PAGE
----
The Truth About This Rocket Scientist

>> Monday, May 24, 2010


Kathy at the Junk Drawer did an interesting thing a week or so back. She listed out some truths that one might not expect about a humor writer that were true about her. I thought this was a great idea. So much so, I'm stealing it, at least once.

Starting with here. So, here are five things about this Rocket Scientist that you might not have expected.

1. I'm not a math whiz. I don't do calculations in my head or plot out trajectories by hand. I can do math. It doesn't scare me or confuse me, but arithmetic, trig and calculus aren't my favorite things. What I like about math are word problems. I love word problems, love taking the real world and translating it into math or vise versa. But, get me to balance a checkbook or average out reliability rates? Yikes! That's what computers are for.

2. I didn't build rockets or planes or bombs for entertainment growing up. You'd be amazed how many people I know in this business received bombs (like fertilizer bombs) or who built rockets and model this or that growing up. Many are legomaniacs. I didn't do any of that. I didn't really play with dolls either. I read novels and made up stories or wrote poetry and played make believe in my own mind. Yes, naturally I was sooooo popular.

3. I'm not notably good with tools. Don't get me wrong. I know how to use saws and hammers and nails. I helped build/decorate a number of houses. I'm fairly mechanically adept, for a layperson. However, I don't fix cars or computers or appliances. I don't take things apart and put them back together for entertainment value. Could I? Maybe, but it doesn't interest me.

4. I believe in magic. Oh, I like science and facts and real world wonder. I just don't see why that precludes magic. I have children. I think that's magic. I love flights of fancy and dreaming and fantasy. I think looking for what's "impossible" is why we have as much science as we have. But that's just my opinion.

5. The last thing I ever expected to be was an engineer. I have wanted to be a writer for as long as I can remember. In fact, that's all I ever wanted to be. If you'd told me in high school I was going to be an engineer, I might not have ever stopped laughing. As you can see, the joke was on me. Scholarships called to me, and, once in engineering, I was just too stubborn to get out. I've enjoyed it, naturally, and I'm glad I took the path I took...mostly. But it was a path I never expected to take.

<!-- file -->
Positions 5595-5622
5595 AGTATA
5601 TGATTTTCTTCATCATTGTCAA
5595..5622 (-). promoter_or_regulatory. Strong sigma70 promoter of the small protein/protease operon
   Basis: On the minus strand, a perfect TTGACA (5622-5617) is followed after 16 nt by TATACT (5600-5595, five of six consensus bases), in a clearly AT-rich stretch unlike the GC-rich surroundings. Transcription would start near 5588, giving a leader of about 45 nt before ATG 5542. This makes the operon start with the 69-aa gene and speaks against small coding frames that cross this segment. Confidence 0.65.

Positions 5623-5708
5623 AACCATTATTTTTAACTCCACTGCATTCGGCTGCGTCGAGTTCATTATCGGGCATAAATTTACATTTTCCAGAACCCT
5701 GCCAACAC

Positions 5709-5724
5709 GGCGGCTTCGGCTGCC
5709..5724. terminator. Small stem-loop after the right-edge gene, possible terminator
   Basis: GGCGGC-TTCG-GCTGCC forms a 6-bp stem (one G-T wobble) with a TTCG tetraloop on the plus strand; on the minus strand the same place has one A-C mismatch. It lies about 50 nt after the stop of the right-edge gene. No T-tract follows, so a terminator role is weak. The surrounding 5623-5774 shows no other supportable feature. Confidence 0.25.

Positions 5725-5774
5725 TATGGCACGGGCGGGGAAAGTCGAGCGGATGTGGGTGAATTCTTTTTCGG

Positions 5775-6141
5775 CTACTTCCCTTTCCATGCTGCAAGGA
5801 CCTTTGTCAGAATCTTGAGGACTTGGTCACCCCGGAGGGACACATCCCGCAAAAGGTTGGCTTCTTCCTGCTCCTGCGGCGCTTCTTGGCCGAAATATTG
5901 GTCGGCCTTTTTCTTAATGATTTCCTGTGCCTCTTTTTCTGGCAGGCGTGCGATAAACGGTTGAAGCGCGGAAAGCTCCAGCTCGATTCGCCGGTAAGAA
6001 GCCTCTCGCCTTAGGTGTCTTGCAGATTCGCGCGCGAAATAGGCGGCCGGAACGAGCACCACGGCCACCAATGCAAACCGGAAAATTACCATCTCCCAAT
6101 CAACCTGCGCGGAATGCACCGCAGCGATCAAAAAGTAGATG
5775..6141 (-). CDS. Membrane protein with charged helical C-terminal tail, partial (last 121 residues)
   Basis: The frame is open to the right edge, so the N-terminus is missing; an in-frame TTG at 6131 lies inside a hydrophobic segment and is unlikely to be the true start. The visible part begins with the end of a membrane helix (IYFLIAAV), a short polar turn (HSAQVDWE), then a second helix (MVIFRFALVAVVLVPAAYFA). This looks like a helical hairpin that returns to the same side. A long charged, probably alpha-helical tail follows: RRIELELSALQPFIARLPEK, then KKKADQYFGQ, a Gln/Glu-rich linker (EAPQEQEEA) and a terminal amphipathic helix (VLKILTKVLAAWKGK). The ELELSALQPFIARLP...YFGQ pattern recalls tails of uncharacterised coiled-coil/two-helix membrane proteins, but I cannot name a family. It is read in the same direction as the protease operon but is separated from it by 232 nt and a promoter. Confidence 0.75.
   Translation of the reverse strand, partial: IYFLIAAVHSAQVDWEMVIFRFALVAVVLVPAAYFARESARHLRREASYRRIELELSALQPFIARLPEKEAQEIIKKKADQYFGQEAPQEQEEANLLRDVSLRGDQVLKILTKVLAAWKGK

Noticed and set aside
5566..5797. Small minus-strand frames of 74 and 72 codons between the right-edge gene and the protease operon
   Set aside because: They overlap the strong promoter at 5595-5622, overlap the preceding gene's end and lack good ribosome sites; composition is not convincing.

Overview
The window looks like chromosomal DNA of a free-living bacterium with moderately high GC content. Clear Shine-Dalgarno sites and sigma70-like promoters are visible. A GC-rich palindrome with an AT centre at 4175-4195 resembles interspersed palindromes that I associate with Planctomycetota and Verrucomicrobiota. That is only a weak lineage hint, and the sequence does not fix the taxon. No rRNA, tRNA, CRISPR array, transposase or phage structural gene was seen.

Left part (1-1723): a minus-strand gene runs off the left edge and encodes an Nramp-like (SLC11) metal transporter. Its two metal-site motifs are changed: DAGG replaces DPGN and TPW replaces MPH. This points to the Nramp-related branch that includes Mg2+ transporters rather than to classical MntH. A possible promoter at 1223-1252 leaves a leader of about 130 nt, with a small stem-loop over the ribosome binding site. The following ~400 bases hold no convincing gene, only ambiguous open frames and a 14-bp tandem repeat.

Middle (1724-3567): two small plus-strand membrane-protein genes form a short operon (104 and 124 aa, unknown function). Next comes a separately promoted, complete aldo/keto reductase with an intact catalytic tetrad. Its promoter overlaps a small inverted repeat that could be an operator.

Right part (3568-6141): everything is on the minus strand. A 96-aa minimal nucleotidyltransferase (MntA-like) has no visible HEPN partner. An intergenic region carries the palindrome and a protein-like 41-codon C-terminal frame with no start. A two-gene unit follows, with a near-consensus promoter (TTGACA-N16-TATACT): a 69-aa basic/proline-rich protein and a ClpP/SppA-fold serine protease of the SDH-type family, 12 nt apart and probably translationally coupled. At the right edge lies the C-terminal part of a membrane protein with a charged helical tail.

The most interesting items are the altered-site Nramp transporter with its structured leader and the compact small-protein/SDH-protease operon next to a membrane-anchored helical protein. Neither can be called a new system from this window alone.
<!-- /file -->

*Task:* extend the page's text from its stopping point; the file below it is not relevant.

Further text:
And now you know.

9 comments:

  • Jeff King
     

    Thx, I am glad you shared...

    I built tons of rockets and bombs growing up. All from scratch, no diagrams or plans to follow, just my brain, stupidity and trial and error.

    One day you will get published, I am sure of it. Until then, hope life keeps going well.

  • Roy
     

    You're in good company; apparently Albert Einstein wasn't a math whiz, either.

  • The Mother
     

    I didn't find any of that terribly unexpected, considering what I've read here for the past year.

    I agree that pushing the envelope of the possible is why science is so successful--but I do think that magical thinking (in ordinary folks, who lack the critical thinking skills to separate fact from fiction) is what lets so much pseudoscience propagate. In other words--and this is going to sound VERY elitist, but it's my position, and I'm sticking to it:

    It's okay for those of us who GET THE DIFFERENCE to dabble in the idea of magic. But promoting it to the masses is dangerous, dangerous, dangerous.

  • The Mother
     

    And what does "maufhood" mean?

  • Shakespeare
     

    Funny how the math I hate most is word problems. I LOVED proofs in Geometry--I am forever caught up in the visual.

    I believe in magic, too. See it every day at work, in little ways. I suppose my definition of it is different than The Mother's... *sigh*

  • Quadmama
     

    I like the fact that you like magic. It shows that even though your career is rooted in facts and science, you're still open to possibilities.

  • Kathy
     

    I loved this, Stephanie. You're probably one of the most well-rounded bloggers I know. I love that your interests draw from both sides of your brain so fully.

    If I ever have trouble falling asleep, I have been known to do math calculations in my head because I hate doing them and it makes me tired.

  • Aron Sora
     

    You need to star in a commercial promoting STEM education in our youths, you debunked every stereotype about engineers.

  • Stephanie Barr
     

    Thanks, Jeff and Roy.

    The Mother, I don't know what maufhood is. It's from <a href="http://en.wikipedia.org/wiki/Bellifortis>Bellifortis</a>, apparently a depiction of Alexander the Great holding a rocket (They list the word as "MEUFATON" which is no less cryptic as far as I'm concerned).

    I know we see magic differently. That's OK. You are welcome to steal the idea yourself and debunk preconceived notions of medical folks (or reinforce them).

    I hear you, Shakespearee. Thanks a lot Quadmama and Kathy. And thanks for the great idea to steal, Kathy.

    Good point, Aron.

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